Contact chains provide process and reliability engineers with information about the basic connections between conductors within an integrated circuit device, upper levels of wiring as well as wiring outside the integrated circuit package. If any single contact should be electrically open or excessively resistive, the entire chain will fail.
To overcome the problems with conventional chains discussed above, the invention includes redesigned contacts chains that include conductive pads 20 (FIGS. 2A-2B) connected to the ends of each row in the contact chain in the kerf region of the wafer (e.g., the portion that will be removed when the wafer is separated into individual chips). The pads 20 allow any row of contacts within the chain to be individually tested in order to isolate electrically open or excessively resistive contacts, without contacting the chain itself, or damaging any of the chain's connecting metal.
FIG. 2A is similar to FIG. 1A and illustrates many rows connected into a serpentine chain. However, FIG. 2A illustrates probe pads 20 which allow each row to be individually (and non-destructively) tested. One probe pad 20 is illustrated in greater detail in the expanded diagram in FIG. 2B. Note that FIG. 2B illustrates only one probe pad 20 and one conventional chain contact 10 to highlight the differences between invention and conventional structures. However, in a preferred embodiment, all contacts 10 would include the inventive probe pads 20, as shown in FIG. 2A. As would be known by one ordinarily skilled in the art given this disclosure, the probe pads 20 could be positioned at every other contact 10, every third contact 10, every fourth contact 10, etc.
The probe pads 20 allow repeated measurements to be taken. Further, the pads 20 are separate from the contacts 10. Therefore, even if the testing probe which contacts the probe pad 20 damages the probe pad 20, the remaining contact 10 and associated row will not be damaged by the testing. Thus, the metal pads 20 allow the failure analysis engineer to isolate the electrical fault (resistance, open, short).
Additionally, the probe pads 20 are substantially larger than the contacts 10 (e.g., 5-20 times larger) which increases the likelihood of a good contact between the testing probe and the probe pad and decreases the likelihood that the testing probe will damage the probe pad.
Therefore, if a chain is found to be defective, the individual contact pads can be probed to locate the defect. For example, in a preferred embodiment, when a chain is found to be defective one end of the contact chain would be connected to a first test probe and a contact pad in the middle of the chain would be connected to the other test probe to test one-half of the chain. The other half of the chain would then be similarly tested. The half of the chain which is determined to include the defect is then similarly divided it into two quarters. The process continues by dividing the quarter having the defect in half and so on until the defective row(s) is located.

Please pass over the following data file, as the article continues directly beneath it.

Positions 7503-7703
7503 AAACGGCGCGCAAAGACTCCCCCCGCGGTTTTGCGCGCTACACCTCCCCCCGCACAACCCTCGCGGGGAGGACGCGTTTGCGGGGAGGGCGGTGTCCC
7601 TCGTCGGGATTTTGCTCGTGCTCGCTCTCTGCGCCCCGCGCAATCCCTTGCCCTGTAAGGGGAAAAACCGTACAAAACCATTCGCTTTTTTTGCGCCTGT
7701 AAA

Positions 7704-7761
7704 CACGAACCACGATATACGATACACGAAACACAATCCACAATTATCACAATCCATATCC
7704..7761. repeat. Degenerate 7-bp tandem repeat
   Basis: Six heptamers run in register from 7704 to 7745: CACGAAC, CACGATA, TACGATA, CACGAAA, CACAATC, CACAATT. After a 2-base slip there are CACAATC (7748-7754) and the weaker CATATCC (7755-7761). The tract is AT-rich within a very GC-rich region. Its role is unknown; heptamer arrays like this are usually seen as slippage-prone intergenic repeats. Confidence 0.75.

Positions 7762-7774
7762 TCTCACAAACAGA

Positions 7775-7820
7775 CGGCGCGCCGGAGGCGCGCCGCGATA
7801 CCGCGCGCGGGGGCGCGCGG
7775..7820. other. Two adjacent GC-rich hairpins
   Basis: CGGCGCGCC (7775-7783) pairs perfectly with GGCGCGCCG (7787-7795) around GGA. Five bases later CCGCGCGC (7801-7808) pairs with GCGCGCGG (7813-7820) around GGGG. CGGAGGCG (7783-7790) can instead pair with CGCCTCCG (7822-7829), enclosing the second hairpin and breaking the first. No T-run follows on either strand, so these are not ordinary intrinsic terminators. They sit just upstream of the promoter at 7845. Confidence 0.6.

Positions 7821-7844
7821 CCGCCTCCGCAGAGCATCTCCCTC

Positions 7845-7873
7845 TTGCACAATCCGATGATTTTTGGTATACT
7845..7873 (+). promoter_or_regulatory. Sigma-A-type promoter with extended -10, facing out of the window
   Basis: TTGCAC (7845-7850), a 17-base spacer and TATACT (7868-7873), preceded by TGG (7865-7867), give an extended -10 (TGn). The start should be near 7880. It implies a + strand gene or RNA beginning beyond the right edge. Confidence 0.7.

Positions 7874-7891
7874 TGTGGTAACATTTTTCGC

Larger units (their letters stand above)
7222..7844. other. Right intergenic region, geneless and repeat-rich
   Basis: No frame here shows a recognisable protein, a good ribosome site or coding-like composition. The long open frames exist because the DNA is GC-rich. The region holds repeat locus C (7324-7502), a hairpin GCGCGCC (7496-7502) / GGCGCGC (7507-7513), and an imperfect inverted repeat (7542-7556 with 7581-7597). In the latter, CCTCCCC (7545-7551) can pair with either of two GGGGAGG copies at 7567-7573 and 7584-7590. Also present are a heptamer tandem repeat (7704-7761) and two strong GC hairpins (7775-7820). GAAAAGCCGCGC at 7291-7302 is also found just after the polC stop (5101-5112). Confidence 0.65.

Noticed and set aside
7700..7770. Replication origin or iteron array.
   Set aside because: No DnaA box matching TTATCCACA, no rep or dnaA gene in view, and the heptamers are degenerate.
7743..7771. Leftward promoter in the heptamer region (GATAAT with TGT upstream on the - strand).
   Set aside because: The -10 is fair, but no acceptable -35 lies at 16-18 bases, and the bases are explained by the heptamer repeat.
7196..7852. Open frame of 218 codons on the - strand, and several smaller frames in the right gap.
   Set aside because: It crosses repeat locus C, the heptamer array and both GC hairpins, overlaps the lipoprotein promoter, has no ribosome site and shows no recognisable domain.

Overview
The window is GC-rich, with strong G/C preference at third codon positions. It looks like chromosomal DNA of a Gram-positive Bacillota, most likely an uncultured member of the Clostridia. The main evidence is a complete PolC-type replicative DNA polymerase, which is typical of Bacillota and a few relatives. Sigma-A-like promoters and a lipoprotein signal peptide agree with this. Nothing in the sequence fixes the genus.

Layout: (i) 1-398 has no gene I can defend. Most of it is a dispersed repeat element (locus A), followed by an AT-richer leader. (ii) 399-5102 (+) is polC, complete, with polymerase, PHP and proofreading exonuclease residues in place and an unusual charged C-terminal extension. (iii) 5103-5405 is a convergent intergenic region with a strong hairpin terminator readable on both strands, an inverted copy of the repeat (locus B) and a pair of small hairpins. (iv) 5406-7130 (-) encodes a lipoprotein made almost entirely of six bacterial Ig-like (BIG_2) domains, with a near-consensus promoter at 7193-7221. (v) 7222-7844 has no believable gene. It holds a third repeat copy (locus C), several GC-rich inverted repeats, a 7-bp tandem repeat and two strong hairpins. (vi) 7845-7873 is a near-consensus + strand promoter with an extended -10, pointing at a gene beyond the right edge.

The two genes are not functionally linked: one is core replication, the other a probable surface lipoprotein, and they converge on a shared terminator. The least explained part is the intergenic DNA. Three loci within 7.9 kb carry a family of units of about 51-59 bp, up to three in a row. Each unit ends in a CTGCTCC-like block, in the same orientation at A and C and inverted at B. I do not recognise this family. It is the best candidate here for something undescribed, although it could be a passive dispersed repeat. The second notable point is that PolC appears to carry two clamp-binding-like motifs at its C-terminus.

While the invention has been discussed above with respect to a first metalization level in a semiconductor device, it is equally applicable to any conductive level (e.g., polysilicon, alloy, etc.) in any similar type of integrated circuit device.
While the invention has been described in terms of preferred embodiments, those skilled in the art will recognize that the invention can be practiced with modification within the spirit and scope of the appended claims.
|Cited Patent||Filing date||Publication date||Applicant||Title|
|US4918377 *||Dec 5, 1988||Apr 17, 1990||The United States Of America As Represented By The Administrator Of The National Aeronautics And Space Administration||Integrated circuit reliability testing|
|US5051690 *||May 26, 1989||Sep 24, 1991||National Semiconductor Corporation||Apparatus and method for detecting vertically propagated defects in integrated circuits|
|US5239191 *||May 27, 1992||Aug 24, 1993||Kabushiki Kaisha Toshiba||Semiconductor wafer|
|US5637186||Nov 22, 1995||Jun 10, 1997||United Microelectronics Corporation||Method and monitor testsite pattern for measuring critical dimension openings|
|US5831446||Jul 12, 1996||Nov 3, 1998||Stmicroelectronics, Inc.||Process monitor test chip and methodology|
|US5923047 *||Apr 21, 1997||Jul 13, 1999||Lsi Logic Corporation||Semiconductor die having sacrificial bond pads for die test|
|JPH0688852A *||Title not available|
|1||*||Shultis, D.E., "Semiconductor Wafer Testing", Dec. 1970, IBM Technical Disclosure Bulletin, vol. 13, No. 7, p. 1793.|
|Citing Patent||Filing date||Publication date||Applicant||Title|
|US6861666||Oct 17, 2002||Mar 1, 2005||Kla-Tencor Technologies Corporation||Apparatus and methods for determining and localization of failures in test structures using voltage contrast|
|US6995393 *||Oct 2, 2002||Feb 7, 2006||Kla-Tencor Technologies Corporation||Apparatus and methods for semiconductor IC failure detection|
|US7067335 *||Oct 2, 2002||Jun 27, 2006||Kla-Tencor Technologies Corporation||Apparatus and methods for semiconductor IC failure detection|
|US7749778 *||Jan 3, 2007||Jul 6, 2010||International Business Machines Corporation||Addressable hierarchical metal wire test methodology|
|US8258806 *||Dec 19, 2008||Sep 4, 2012||Texas Instruments Incorporated||Self-isolating mixed design-rule integrated yield monitor|
|US9222969||Sep 4, 2012||Dec 29, 2015||Texas Instruments Incoporated||Self-isolating mixed design-rule integrated yield monitor|
|US20030071261 *||Oct 2, 2002||Apr 17, 2003||Kla-Tencor Technologies Corporation||Apparatus and methods for semiconductor IC failure detection|
|US20030071262 *||Oct 2, 2002||Apr 17, 2003||Kla-Tencor Technologies Corporation||Apparatus and methods for semiconductor IC failure detection|
|US20080160656 *||Jan 3, 2007||Jul 3, 2008||International Business Machines Corporation||Addressable hierarchical metal wire test methodology|
|US20090160466 *||Dec 19, 2008||Jun 25, 2009||Texas Instruments Incorporated||Self-isolating mixed design-rule integrated yeild monitor|
|U.S. Classification||257/48, 438/18, 324/762.02|
|Aug 16, 1999||AS||Assignment|
Owner name: INTERNATIONAL BUSINESS MACHINES CORPORATION, NEW Y
Free format text: ASSIGNMENT OF ASSIGNORS INTEREST;ASSIGNOR:SLOMAN, DAVID E.;REEL/FRAME:010182/0813
Effective date: 19990810
|Nov 18, 2005||FPAY||Fee payment|
Year of fee payment: 4
|Mar 8, 2010||REMI||Maintenance fee reminder mailed|
|Jul 30, 2010||LAPS||Lapse for failure to pay maintenance fees|
|Sep 21, 2010||FP||Expired due to failure to pay maintenance fee|
Effective date: 20100730